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Right Now | Flooding the Ballot Box

The Politics of Disaster

March-April 2004

When a natural disaster strikes in the United States, only the president has the power to declare the site a federal disaster area, making it eligible for a variety of assistance. In such apparently nonpolitical situations, presidents theoretically have a fair, if personal, standard by which to determine whether to issue the necessary declaration.

But an analysis of 10 years (1989-1999) of such decisions by former presidents George H.W. Bush and Bill Clinton shows that, at least in marginal disasters, the size of the state (in terms of electoral votes) and whether the political parties view it as "competitive" matters quite a bit. In 1994, for example, Bill Clinton turned down a request by Illinois governor James Edgar for help with floods on Chicago's South Side that caused $6.7 million in damage. The 1992 Clinton campaign had declared Illinois Republican territory. A year later, Clinton did declare a disaster in response to New Orleans floods that caused $10 million in damage; Clinton's strategists considered Louisiana a pivotal state.

"An uncompetitive state with three electoral votes is 50 percent less likely to receive a disaster declaration than a competitive state with 20 electoral votes," says Andrew Reeves, a doctoral candidate in the department of government. "The best predictor of a presidential disaster declaration, bar none, is actual need. The question arises in these marginal cases, when it's unclear whether to give or not." Marginal disasters include events like the 1994 "deep freeze" in Michigan, which garnered less than $6 million in aid.

In his paper-in-progress, "Political Disaster? Electoral Politics and Presidential Disaster Declarations," Reeves draws on research about disaster declarations by economists Thomas A. Garrett (of the Federal Reserve Bank of St. Louis) and Russell S. Sobel (of the College of Business and Economics at West Virginia University), as well as statistics from the Federal Emergency Management Agency (FEMA). He combines these with data on whether political parties view particular states as "friends," "enemies," or "competitive," based on their likelihood of voting for the party's presidential candidate.

In the decade under study, there were 659 presidential disaster declarations. Every state had at least one, but Texas was such an extreme disaster area in 1996 and 1998, with a combined total of 89 disasters, that Reeves excluded Texas data for those years and eventually examined a total of 570 cases. All but four of the disasters analyzed were due to extreme weather, including fires. (President Bush declared a disaster in 1992 in response to the Los Angeles riots sparked by the Rodney King beating, and in 1994 President Clinton declared disasters for the salmon industry in Washington, Oregon, and California.)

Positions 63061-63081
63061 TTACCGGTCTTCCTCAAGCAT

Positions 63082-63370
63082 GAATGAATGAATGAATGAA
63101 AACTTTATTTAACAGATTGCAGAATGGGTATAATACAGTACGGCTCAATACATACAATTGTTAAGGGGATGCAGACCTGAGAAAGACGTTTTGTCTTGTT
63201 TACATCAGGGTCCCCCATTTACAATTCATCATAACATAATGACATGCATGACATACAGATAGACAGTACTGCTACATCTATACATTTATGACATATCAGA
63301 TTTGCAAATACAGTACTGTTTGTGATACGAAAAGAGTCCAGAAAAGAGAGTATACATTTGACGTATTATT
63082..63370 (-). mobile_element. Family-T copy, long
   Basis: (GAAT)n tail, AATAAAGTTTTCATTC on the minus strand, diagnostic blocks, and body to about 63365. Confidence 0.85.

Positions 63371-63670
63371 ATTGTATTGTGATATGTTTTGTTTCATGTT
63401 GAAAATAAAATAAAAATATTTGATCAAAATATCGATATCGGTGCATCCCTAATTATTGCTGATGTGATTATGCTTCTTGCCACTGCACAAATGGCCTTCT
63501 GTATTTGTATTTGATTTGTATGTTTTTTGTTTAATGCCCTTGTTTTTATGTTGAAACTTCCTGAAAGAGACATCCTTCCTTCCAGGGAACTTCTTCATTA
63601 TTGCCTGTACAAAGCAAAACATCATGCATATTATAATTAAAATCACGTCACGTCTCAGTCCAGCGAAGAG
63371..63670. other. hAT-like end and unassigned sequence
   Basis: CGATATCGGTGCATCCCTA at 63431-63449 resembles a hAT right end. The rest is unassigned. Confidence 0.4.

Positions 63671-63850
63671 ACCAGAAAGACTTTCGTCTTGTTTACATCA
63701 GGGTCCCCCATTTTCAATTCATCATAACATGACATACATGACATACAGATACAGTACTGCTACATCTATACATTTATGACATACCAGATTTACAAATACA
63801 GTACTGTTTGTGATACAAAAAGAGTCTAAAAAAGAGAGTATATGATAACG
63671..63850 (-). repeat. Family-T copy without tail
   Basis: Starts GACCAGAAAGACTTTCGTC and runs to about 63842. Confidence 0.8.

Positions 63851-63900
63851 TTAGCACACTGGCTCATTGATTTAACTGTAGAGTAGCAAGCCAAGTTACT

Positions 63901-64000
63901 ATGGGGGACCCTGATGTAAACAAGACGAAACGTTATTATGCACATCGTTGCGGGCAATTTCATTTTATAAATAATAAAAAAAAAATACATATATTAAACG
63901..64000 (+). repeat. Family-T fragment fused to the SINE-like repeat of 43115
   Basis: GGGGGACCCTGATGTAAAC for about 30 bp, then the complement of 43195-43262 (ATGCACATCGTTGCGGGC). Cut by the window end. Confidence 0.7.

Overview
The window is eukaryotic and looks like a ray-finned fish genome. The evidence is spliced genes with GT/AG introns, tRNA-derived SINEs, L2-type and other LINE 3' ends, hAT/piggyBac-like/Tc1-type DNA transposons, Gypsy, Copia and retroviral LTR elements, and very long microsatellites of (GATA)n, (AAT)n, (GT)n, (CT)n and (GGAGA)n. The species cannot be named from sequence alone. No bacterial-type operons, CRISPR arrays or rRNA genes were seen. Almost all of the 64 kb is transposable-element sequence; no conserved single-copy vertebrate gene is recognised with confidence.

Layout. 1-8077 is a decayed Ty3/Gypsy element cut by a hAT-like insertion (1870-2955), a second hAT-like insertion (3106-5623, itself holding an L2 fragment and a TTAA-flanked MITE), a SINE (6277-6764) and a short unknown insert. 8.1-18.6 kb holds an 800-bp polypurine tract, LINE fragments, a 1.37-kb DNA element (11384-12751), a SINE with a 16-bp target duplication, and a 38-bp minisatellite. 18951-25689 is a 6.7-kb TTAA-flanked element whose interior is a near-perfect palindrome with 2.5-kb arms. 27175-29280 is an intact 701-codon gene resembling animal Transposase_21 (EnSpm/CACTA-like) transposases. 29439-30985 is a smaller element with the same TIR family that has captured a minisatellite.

Emergency aid, it turns out, is an easy-to-use political tool at the president's disposal. When an emergency hits, the governor of the affected state can request a disaster declaration, which the president may accept or deny. (In the decade studied, 17 percent of the requests, "generally minor weather events," were turned down, Reeves says.) When the requests are accepted, FEMA, not the president, decides how much money to allocate. The average grant for the 570 disasters (not including those in Texas) was $36.4 million. Outlays ranged from $6,301 (Montana, 1999) to $7 billion (California, 1994).

During his four years in office, President George H.W. Bush averaged 39 disaster declarations annually. The seven years of the Clinton presidency that Reeves studied averaged 72 disasters per year. When he focused on the presidential election years of 1992 and 1996, Reeves found that "President Clinton was about 60 percent more likely than President Bush to declare a disaster in a pivotal, electorally important state."

Large, friendly states appear to be more important in the equation than large, unfriendly states. "Even if California's 54 electoral votes are virtually assured to a candidate, he will most likely be more protective of a lead here," Reeves writes. Yet, presidents tend to give more to small-state "enemies" than small-state "friends." Reeves explains that the positive public-relations impact of disaster relief may worry political opponents, perhaps forcing them to spend money in a state they had previously considered friendly. On the other hand, spending the money in a small, friendly state may be a waste of political capital.

Though there may be many reasons why small, uncompetitive states receive less money — including, perhaps, the fact that they expect less and so don't even apply — the political ramifications stand out to Reeves. "My results show that in these (marginal) cases, small, non-competitive states receive less help because they are just not that important in terms of an election," he says. "If a major tornado runs through the state, they will get aid. But if it's something marginal — a flood, or a windstorm that doesn't cause as much damage — I think those states should be a little irritated."


Andrew Reeves e-mail address:
Website for Reeves paper: